Review #2
Anonymous submitted on 06/May/2018
Suggestion:
Accept
Review Comment:

The authors present ConvKB, which is a novel knowledge graph embedding model based on convolutional neural networks. ConvKB advances state-of-the-art models by employing a convolutional neural network, so that it can capture global relationships
and transitional characteristics between entities and relations in knowledge bases. On experiments, ConvKB obtains better link prediction and triple classification results than previous state-of-the-art models on benchmarkdatasets WN18RR, FB15k-237, WN11 and FB13. The authors also apply the model to a search personalization task using query logs, and obtain similarly good performance.

Overall, I believe this is a strong paper and should be accepted. If I had to voice a concern, it would be that I do not see a very direct connection to the Semantic Web, since the authors' approach falls into a more machine learning/representation learning setting. Thus, scope is something that could be a problem but this is for the editors to decide. I do think that adding some more related work or semantic web context will help this paper to reach a wider audience in the SW community.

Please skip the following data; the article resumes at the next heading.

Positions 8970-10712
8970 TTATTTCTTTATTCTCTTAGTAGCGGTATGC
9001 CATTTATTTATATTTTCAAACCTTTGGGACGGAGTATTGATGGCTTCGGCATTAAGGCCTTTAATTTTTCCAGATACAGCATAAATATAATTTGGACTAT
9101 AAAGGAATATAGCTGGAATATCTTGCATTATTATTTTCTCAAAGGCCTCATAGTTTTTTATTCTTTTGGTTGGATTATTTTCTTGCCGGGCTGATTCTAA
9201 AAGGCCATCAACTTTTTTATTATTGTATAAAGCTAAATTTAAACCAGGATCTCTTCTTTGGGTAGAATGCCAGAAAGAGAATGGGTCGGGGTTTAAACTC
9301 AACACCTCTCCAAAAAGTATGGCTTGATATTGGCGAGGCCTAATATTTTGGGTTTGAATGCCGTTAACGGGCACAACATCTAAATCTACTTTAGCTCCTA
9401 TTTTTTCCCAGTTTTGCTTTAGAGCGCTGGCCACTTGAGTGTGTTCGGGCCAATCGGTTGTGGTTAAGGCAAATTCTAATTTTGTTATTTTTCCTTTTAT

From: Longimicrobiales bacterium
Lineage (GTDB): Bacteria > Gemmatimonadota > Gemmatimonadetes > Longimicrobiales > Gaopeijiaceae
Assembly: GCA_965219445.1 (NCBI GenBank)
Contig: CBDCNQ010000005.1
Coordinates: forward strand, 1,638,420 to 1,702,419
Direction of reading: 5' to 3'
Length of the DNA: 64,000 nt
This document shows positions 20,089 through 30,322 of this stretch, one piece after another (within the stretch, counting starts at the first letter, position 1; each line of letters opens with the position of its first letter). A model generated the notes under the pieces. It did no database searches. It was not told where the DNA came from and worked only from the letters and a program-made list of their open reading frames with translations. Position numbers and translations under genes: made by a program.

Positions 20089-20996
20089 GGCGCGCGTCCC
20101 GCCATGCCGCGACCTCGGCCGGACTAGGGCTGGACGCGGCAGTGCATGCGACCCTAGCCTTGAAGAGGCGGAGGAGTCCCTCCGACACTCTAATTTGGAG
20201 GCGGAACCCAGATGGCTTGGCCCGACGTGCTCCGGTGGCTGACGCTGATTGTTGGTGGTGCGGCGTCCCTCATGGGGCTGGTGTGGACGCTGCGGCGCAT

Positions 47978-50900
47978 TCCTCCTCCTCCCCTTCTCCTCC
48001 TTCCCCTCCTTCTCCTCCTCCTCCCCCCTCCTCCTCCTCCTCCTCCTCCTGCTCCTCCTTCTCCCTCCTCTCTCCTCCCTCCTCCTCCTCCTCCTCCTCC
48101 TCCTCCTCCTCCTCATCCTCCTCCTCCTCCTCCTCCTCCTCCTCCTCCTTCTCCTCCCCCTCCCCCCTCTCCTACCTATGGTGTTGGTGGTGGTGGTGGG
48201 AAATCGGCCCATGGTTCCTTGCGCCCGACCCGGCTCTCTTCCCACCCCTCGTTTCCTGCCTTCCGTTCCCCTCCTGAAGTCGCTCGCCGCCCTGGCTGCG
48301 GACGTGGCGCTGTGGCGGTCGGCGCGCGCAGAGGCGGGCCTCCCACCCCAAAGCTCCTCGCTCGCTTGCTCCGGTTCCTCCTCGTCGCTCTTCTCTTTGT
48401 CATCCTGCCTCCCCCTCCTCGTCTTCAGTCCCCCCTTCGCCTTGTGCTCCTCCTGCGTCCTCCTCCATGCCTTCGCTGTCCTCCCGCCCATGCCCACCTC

Strengths of the paper are as follows:
(1) It is well written and relatively easy to follow. The authors use terminology and symbols judiciously, and the method is fairly well explained.
(2) The technical contribution is novel enough for this special issue. While the authors correctly point out that CNNs have been applied to the KG embedding/completion problem, I believe that the shortcomings of the previous work have also been well-motivated to lay the groundwork for this work.
(3) The experimental results are well described, with good descriptions of parameters and implementations. The performance is also convincing.
(4) Most importantly, the code has been released publicly, which is crucial for a new KGE method to have any impact.
(5) I also like the authors' efforts in trying a new dataset beyond Wordnet and Freebase in the search personalization task. Although benchmarks are important for validating against existing algorithms, new datasets and tasks are sorely needed for the KG embedding problem, given how long WordNet and Freebase have now been in use.